Albi Gorn of Hastings takes on the role of legendary defense lawyer Clarence Darrow in “Never the Sinner,” John Logan’s 1985 play based on the case of Nathan Leopold and Richard Loeb, who murdered 14-year-old Bobby Franks in 1924. Leopold and Loeb became household names, and the murder was considered “the crime of the century.”
Produced by Axial Theatre, “Never the Sinner” will be performed eight times between Nov. 10-20, at Bethany Arts Community in Ossining.
The play focuses on Leopold and Loeb’s sentencing hearing, which lasted for 32 days. Due to Darrow’s entering a guilty plea for the two killers, the hearing was before a judge only, not a jury. The prosecutor, Robert Crowe, was also a leading attorney of the time. Logan based “Never the Sinner” on the daily reporting of what transpired in the courtroom.
To the dismay of those who hoped for the death penalty, Darrow obtained life sentences for Leopold and Loeb.
“Never the Sinner” is directed by Axial’s artistic director, Cady McClain, a three-time Emmy winner for her acting on daytime TV. Her theatrical directorial debut was “Paint Made Flesh,” a play by Axial founder Howard Meyer, staged at The Cell in New York City in June 2021.
McClain’s 2017 documentary film, “Seeing Is Believing: Women Direct,” won the Audience Award at the SOHO Film Festival and a Jury Prize at the Newport Beach Film Festival. It was released on PBS stations nationwide and the educational platform Kanopy. She currently plays Jennifer on the long-running soap opera “Days of Our Lives.”
McClain wanted Gorn as Darrow from the moment she knew she was directing “Never the Sinner.”
“I have been archiving the history of Axial and saw that Albi had done several productions,” McClain said. “I liked his energy and invited him to come be a part of the short film we are doing based on Westchester poet laureate B.K. Fischer’s novella in verse, ‘Ceive.’ We got the group together before we filmed and read the entire book aloud. Albi was wonderful.
“I knew then I wanted to put him in our production as Clarence Darrow,” she continued. “He had the intelligence and gravitas and could handle the complex language beautifully.”
Gorn is an award-winning actor and playwright, and co-founder of GoJo Productions with his wife, Robin Anne Joseph. His most recent performance was as the title character in “Tuesdays With Morrie” at the Westchester Collaborative Theater in Ossining. Gorn worked as a court reporter in New York City and Westchester County for 50 years.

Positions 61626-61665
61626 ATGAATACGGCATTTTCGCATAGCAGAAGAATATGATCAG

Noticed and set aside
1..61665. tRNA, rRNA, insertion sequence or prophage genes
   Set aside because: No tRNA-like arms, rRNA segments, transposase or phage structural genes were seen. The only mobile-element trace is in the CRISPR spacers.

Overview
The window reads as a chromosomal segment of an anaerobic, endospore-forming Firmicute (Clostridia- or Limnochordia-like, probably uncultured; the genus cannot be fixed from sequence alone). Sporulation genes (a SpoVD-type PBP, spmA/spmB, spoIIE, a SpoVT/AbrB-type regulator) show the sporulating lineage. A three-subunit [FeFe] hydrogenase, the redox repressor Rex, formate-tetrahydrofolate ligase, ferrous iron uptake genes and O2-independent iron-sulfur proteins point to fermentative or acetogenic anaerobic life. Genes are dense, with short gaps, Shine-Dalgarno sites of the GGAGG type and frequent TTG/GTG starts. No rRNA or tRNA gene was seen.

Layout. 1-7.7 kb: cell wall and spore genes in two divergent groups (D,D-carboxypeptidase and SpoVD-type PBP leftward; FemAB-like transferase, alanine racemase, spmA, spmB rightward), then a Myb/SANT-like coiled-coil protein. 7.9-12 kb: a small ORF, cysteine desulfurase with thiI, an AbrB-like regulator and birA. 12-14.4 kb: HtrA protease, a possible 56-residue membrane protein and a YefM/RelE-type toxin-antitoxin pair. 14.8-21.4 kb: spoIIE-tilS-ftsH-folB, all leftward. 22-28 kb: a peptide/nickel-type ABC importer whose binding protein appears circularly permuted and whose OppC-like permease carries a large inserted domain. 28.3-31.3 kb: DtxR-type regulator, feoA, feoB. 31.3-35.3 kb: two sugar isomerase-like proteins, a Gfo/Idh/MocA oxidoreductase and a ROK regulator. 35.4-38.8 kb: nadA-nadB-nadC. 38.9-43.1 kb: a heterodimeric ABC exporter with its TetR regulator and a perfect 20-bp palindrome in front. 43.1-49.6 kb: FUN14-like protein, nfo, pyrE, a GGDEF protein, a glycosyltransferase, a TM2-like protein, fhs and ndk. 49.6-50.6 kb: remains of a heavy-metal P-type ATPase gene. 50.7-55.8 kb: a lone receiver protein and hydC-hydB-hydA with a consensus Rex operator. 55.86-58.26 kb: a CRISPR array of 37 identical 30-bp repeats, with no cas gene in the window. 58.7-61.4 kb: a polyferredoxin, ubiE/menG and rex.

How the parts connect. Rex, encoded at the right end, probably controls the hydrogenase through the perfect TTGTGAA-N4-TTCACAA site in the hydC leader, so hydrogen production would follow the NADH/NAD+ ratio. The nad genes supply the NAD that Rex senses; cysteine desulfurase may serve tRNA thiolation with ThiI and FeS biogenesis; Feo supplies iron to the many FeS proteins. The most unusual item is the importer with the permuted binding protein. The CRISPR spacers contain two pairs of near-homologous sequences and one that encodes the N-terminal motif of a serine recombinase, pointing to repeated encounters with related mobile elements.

“The focus of Logan’s play is the relationship between Leopold and Loeb, not on Darrow, and what forces drove them to commit murder,” Gorn explained. “In his notes, Logan wrote ‘This is a love story.’
“It is also done in a highly stylized way, jumping in and out of time,” Gorn added. Also, Logan has eliminated the judge from the cast of characters.
“Darrow was known as a champion of the underprivileged, so the very fact that he took the case and defended two rich kids was controversial,” Gorn continued. “He was eviscerated by the leftist press, and while it’s true that he knew the Loeb family, he took the case because he was so totally against the death penalty, however horrendous the crime.”
Gorn added, “Ninety-nine percent of the defense lawyers I saw in court were defending a guilty person.” Like Darrow, Gorn said, those lawyers believed in the possibility of rehabilitation — that even the guilty should have a shot at life.
Both actor and director referred to current events. Gorn said “Never the Sinner” made him think of the recent Parkland school shooting jury, and how they, like the judge in the Leopold and Loeb case, chose life, not death, for a killer. McClain noted the role of the reporters covering the Leopold and Loeb trial, and how salacious stories increase readership and viewership.
In addition to Gorn, the play’s seven-member cast includes Broadway actor Patrick McGuinness as Crowe, Tom Ryan as Leopold, and Michael M. Alva as Loeb.
Following each performance, the audience is invited to talk about the play with the actors and special guests. McClain will lead the discussion.
Performances are Thursdays–Saturdays at 8 p.m.; Sundays at 3 p.m. Tickets are $25 for general seating and $10 for students. Available at www.axialtheatre.com.